It's the holiday season, and for many of us this is time to spend with friends and family, to come together over food and drink and merriment and celebrate the year that was. It's also an exhausting time, filled with year end deadlines, parties, meetings, plays and recitals. We can often feel like we're hurtling toward the end of the month, just trying to survive all our commitments. Yet, it's also a time of year where many people go without -- food, shelter, and basic necessities. 2017 was an exceptionally hard year. We've had near constant political turmoil and unrest, protests, hurricanes, wild fires, elections, and an ever growing sexual harassment/assault scandal.
So, with all this in mind, I (Dr. Hinson) wanted to take a few minutes to write about practicing compassion while we celebrate. I've come up with three simple reminders to take with you as you go through the season of celebrating, either with friends or colleagues.
- Practice self-care: One way to ensure that you can look after others is to look after yourself. Many times in our work life we sacrifice our own personal care in order to meet a deadline, finish a project, or design a new product. As we think about the season of giving, I want you to ask what gift can you give yourself? It might be something as simple as an evening at home, or lunch from your favorite spot, but the simplest gifts can make all the difference.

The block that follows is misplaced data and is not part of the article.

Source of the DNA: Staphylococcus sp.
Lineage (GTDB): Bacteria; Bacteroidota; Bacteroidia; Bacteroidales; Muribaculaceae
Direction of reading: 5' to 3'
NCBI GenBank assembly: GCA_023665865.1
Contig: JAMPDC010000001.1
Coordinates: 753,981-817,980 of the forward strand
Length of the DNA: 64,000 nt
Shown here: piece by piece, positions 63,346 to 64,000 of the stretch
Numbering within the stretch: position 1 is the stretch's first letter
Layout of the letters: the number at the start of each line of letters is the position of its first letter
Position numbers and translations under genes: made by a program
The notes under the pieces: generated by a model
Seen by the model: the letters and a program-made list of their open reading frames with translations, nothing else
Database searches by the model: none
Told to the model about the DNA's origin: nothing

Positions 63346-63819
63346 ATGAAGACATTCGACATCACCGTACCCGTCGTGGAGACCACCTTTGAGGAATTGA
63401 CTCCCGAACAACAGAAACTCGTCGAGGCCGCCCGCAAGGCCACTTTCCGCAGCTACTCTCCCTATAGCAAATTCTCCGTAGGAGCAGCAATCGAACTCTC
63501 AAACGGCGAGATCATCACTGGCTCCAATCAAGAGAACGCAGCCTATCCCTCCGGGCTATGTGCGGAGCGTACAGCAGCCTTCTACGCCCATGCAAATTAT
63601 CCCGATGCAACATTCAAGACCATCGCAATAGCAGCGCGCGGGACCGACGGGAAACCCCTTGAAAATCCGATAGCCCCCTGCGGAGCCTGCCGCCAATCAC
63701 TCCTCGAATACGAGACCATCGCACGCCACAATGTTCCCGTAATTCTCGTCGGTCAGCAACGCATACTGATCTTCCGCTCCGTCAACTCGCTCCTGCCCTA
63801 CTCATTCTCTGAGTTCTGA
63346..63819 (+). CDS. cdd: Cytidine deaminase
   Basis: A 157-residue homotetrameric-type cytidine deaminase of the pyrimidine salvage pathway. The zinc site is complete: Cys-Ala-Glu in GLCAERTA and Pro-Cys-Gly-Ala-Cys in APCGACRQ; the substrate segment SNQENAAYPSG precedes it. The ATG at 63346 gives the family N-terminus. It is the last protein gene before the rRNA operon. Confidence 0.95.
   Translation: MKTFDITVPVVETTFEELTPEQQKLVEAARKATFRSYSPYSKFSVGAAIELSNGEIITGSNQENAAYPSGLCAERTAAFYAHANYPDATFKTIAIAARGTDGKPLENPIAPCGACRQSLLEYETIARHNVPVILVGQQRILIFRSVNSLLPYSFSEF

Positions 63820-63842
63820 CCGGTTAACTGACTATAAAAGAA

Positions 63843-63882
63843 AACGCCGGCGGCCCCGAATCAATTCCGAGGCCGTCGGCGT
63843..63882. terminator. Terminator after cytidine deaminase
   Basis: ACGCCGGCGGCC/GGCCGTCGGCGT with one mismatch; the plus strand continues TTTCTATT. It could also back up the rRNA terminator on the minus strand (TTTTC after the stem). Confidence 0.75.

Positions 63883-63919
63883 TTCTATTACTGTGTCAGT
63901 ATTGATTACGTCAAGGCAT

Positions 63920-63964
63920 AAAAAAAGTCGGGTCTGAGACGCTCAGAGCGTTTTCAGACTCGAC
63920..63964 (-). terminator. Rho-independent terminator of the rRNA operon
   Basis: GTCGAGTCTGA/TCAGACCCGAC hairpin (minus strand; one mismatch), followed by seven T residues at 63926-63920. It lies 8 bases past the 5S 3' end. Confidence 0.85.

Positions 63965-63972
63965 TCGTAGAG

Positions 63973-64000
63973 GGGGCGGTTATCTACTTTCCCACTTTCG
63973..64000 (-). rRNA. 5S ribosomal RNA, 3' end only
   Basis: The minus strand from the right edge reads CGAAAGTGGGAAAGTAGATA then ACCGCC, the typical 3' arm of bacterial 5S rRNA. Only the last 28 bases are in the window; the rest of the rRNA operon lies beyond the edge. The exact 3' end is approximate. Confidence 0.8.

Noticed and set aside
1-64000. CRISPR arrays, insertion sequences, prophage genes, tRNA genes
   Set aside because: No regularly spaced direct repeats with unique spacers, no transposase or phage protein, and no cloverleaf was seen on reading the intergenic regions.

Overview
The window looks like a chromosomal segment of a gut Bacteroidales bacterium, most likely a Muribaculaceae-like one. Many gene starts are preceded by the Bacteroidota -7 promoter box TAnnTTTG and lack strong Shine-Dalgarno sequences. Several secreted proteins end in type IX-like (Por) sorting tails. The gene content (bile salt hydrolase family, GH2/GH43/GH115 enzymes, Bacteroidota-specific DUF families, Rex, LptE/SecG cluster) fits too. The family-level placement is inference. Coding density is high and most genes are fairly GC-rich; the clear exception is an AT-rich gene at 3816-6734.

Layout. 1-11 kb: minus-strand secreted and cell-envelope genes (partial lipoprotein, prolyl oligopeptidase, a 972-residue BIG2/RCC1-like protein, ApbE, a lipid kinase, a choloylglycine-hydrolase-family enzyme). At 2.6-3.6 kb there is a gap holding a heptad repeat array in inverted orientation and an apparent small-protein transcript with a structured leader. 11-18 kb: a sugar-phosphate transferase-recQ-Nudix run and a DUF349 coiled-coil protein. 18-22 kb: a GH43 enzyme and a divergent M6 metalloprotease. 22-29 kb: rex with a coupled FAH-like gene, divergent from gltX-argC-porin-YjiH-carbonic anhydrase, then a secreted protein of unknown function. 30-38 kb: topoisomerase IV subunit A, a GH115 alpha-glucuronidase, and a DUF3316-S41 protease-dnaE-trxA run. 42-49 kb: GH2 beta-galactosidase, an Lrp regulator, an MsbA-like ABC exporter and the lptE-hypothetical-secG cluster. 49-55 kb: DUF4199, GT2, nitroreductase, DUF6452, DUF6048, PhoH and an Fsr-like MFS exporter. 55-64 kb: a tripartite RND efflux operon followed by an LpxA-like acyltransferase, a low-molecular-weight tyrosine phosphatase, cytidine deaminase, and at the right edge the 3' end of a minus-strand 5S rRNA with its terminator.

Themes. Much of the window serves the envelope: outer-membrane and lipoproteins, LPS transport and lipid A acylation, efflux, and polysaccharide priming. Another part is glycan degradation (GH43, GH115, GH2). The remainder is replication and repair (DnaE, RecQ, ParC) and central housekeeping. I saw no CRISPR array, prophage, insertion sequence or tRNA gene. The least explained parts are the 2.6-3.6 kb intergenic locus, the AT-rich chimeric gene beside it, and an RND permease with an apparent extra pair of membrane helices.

- Take a breath: Though we often do a lot we enjoy during the last few months of the year, we can also be in a rush to get from A to B, to find the 'right' present, and to get everything done. Remember that everyone around you probably has a lengthy to-do list as well, that they feel is very important. Take a breath when you're out and about, strive for patience and kindness.
- Lead with compassion: We never really know what is going on in other's lives and spaces, at any point during the year. The holidays can be particularly hard for people who have had a traumatic life event, are grieving, handling extra family stress, having financial difficulty, or worrying about basic needs. Whether its your extra quiet employee, who doesn't engage with the company party, or an angry person in line ahead of you, try and lead with compassion as you interact with people. If you are fortunate enough not to be spending the season without, consider giving to a local food bank, or donating clothes to a shelter. A little compassion can go a long way.
Dr. Donnelly and I are both big believers in making manageable suggestions, and living through small intentions (more about intentions coming soon). So as we fly through the remaining weeks of the year, remember to celebrate with compassion, for yourself and others!